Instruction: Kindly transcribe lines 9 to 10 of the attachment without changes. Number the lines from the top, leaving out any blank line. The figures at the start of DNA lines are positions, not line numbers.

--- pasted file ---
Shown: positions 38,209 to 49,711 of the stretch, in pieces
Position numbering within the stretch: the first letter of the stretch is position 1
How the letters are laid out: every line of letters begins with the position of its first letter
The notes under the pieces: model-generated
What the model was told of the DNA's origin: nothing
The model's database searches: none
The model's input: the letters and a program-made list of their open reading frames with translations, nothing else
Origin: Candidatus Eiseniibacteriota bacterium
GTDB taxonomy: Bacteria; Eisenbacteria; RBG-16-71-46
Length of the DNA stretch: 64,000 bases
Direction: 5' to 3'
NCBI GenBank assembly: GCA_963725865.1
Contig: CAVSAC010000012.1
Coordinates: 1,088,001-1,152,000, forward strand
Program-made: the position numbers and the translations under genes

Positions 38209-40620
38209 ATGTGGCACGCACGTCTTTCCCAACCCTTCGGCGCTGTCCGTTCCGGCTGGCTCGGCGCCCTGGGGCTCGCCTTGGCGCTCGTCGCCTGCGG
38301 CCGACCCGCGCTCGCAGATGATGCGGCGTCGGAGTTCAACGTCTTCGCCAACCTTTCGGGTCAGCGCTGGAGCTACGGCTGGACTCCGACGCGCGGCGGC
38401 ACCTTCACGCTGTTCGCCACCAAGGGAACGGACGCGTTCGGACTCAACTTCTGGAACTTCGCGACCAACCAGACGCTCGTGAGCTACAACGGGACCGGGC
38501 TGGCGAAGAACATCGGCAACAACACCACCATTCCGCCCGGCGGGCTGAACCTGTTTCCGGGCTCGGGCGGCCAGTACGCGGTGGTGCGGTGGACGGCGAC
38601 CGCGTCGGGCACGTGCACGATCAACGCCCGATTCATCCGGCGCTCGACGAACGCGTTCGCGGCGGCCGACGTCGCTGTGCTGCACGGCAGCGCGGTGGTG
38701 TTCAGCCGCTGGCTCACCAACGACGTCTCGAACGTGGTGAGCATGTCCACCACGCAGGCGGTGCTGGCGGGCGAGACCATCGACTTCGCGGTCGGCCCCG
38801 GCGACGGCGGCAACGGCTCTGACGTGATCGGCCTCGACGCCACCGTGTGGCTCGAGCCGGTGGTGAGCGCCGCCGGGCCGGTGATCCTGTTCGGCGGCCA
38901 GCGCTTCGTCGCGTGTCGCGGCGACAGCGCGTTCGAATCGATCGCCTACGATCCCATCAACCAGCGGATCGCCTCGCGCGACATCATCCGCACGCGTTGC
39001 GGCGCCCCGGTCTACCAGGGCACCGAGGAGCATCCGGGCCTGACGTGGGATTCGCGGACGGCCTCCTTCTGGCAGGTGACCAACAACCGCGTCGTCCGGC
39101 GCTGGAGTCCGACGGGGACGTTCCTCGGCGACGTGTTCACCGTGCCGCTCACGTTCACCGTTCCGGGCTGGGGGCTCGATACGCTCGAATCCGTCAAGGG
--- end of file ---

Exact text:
GTDB taxonomy: Bacteria; Eisenbacteria; RBG-16-71-46
Length of the DNA stretch: 64,000 bases